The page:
You may be right, but from what I've read the Germans were far from developing an a-bomb. Heisenberg was bogged down in S-matrix collision particles instead of, uh, that other doohickey. In any event, he said that if it were even possible, it would cost an enormous amount of money to develop. Hitler and Speer thought the money would be better spent on other projects, and perhaps Stalin would have reached the same conclusion. Perhaps the a-bomb would have remained, like a manned trip to Mars, one of those feasible things that are kept on the back burner. Uncertainty is the driving force all historical analysis.
All technology can be spoofed. When radar was first developed they invented chaff. Infra red anti aircraft missiles? jets with the exhausts on the dorsal side.The war is not always won by the biggest baddest army with the latest technology. Viet Nam is proof of that. We were winning the fighting war but lost at the popular front.The Jews at Masada, the Spartans at Thermopylae, were not defeated. The heart and will of the warrior wins wars.This is why we will lose to the Islamicist. They are willing to die for their cause, and we are too squeemish to oblige them. They merely await the appearance of a modern day Saladin.I do agree with the policy of using drones. We have to conserve our shooters because of the disparity in numbers. With 1 billion Muslims in the world, if only 1% are "radical", (I believe the number to be much higher) that gives them an "army" of 10 thousand.The good news is that all this is moot. The coming economic collapse will create enough chaos that it will be a century before there's any other global threat. again,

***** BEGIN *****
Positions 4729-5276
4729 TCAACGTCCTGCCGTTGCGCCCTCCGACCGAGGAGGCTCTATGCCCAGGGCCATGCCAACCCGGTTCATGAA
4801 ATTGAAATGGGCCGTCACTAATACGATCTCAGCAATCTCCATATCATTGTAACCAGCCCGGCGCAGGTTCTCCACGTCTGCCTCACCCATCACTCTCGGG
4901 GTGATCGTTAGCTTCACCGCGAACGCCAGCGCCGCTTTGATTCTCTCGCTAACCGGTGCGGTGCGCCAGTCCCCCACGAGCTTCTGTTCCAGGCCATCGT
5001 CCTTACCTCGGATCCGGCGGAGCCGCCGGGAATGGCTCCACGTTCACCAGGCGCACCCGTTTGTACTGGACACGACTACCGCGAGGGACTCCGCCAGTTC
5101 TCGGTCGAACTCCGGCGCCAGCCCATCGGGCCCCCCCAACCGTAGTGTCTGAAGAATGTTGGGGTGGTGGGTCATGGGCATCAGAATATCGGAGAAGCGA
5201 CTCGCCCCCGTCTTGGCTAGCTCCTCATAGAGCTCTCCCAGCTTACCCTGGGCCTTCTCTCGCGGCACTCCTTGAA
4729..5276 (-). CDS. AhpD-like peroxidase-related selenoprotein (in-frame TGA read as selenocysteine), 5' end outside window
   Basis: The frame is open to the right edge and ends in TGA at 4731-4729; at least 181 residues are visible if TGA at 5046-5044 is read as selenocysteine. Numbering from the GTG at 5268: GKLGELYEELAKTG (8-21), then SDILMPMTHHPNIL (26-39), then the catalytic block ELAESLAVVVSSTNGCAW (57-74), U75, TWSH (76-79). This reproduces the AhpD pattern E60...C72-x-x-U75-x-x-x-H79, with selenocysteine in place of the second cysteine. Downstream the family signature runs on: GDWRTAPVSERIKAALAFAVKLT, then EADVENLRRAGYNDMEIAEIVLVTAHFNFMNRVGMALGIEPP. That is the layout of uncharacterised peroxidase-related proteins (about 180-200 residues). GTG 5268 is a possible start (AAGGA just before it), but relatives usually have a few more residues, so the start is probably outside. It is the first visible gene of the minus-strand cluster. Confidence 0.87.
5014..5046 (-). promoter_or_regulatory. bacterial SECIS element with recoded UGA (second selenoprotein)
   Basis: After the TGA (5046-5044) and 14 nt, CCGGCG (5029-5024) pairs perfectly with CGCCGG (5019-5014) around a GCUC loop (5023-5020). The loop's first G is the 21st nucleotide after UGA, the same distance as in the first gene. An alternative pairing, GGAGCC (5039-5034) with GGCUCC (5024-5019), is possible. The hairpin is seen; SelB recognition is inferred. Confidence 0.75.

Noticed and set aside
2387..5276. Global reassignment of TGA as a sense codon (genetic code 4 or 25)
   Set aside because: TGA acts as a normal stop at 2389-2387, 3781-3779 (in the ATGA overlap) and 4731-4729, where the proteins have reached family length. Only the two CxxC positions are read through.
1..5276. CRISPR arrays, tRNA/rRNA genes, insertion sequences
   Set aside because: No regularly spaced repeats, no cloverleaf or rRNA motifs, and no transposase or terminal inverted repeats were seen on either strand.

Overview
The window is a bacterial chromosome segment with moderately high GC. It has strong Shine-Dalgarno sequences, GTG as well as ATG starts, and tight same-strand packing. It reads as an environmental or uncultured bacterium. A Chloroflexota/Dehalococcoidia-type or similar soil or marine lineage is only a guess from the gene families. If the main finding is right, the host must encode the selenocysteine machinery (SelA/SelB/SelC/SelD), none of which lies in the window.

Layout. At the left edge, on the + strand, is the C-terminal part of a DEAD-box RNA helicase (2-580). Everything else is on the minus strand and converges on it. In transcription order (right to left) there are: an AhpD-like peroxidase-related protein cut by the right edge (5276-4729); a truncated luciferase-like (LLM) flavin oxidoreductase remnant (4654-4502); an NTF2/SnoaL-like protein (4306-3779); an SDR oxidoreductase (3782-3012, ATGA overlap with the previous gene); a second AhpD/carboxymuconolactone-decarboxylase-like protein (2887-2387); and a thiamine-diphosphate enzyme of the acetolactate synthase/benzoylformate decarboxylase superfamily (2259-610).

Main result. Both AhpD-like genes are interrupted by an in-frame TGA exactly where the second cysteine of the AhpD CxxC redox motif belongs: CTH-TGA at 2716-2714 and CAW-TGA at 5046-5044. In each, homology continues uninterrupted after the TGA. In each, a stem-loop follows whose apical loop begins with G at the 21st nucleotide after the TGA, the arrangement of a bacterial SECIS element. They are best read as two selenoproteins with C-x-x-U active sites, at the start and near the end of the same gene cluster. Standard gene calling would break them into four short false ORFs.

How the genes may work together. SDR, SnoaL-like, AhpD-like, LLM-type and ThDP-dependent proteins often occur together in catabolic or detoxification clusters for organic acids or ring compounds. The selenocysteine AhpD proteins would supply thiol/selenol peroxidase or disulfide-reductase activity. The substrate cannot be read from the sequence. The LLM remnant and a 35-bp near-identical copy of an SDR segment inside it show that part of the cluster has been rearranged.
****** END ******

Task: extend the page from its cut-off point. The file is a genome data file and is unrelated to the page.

Scott M speaking from experience I think. You win a war by putting your boots on the enemies soil. period.
Carnifex said... Scott M speaking from experience I think. You win a war by putting your boots on the enemies soil. period.The old school said:You win a war when you plant your flag on the burning rubble of the enemies Capital, or as Conan once said:Mongol General: We have won again. That is good! But what is best in life? Mongol Warrior: The open steppe, fleet horse, falcon on your wrist, wind in your hair! Mongol General: Wrong! Conan, what is best in life? Conan: "To crush yoah enemies, see dem driven befoah you, and to hear de lammentation of de vimmin!"Mongol General: That is good.
As an item of Military History, the Franks got their name from the type of battle axe they carried called a "Francesca", or alternately "Francisca". An axe with a curved wide bladed head, they would throw the axes as a volley during a charge of the enemies line. Because of the unusual shape the axe would bounce unpredictably, either hitting foes in the legs, or shields , or elsewhere. Quite often the opposing lines would break and flee seeing the bouncing blades of death hurtling towards them.
Will we be called drones by the future?
We'll be using soldiers, tanks and planes for a while longer. There's still conventional war.It's best to prepare for conventional wars because we can lose one in a week. Counterinsurgency can be learned on the job but there's no time to learn in a war against an enemy that can field a real army.The tank has been declared dead many, many times but refuses to die. I don't see it going away anytime soon, even if it becomes a robo-tank. It's just too useful to have a persistent, mobile, armored gun platform.The problem with aircraft is that they come and go. You can't control the ground with aircraft. We keep forgetting this. Also, any enemy with a few SAMs can shoot down any drone we have. Technology isn't going to fundamentally alter war. We invented atomic bombs but we still field men with rifles. Approach all technological claims with skepticism.